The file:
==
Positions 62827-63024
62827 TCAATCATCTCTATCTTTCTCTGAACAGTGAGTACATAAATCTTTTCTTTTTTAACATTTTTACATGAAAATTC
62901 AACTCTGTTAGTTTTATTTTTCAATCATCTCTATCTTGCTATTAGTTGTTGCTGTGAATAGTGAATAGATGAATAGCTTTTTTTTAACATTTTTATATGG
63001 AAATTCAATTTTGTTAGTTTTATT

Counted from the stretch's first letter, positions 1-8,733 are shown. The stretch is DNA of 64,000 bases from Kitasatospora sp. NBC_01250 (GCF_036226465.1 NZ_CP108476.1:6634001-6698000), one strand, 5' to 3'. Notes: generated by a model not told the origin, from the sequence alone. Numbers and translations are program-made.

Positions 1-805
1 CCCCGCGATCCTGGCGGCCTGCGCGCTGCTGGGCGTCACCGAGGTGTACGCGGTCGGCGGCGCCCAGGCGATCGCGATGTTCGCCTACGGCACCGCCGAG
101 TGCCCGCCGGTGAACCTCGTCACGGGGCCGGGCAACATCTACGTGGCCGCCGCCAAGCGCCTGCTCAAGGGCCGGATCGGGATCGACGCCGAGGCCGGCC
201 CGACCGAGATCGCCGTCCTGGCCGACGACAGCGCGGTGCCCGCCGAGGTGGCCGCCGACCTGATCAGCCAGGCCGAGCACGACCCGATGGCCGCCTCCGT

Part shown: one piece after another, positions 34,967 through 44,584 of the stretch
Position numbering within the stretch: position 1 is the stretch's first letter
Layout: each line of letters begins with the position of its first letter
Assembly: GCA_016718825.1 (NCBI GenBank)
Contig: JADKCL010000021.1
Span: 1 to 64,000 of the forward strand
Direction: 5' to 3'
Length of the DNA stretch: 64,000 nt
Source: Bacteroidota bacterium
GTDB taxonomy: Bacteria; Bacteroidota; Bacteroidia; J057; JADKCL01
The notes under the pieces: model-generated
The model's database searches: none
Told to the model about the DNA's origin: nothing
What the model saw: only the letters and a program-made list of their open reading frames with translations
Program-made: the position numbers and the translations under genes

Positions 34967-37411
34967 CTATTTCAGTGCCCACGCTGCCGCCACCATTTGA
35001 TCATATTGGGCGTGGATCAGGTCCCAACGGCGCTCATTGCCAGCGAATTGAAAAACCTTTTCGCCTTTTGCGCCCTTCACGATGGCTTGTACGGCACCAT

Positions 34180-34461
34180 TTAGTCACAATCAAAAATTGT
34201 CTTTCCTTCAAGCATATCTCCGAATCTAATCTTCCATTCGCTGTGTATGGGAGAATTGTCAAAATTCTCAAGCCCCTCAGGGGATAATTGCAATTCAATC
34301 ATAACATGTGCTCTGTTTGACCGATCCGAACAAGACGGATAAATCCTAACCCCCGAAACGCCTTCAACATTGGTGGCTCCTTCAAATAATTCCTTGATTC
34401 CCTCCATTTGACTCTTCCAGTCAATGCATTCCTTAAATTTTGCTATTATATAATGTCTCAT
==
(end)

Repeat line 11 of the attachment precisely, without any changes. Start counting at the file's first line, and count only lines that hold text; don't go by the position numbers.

Position numbering within the stretch: position 1 is the stretch's first letter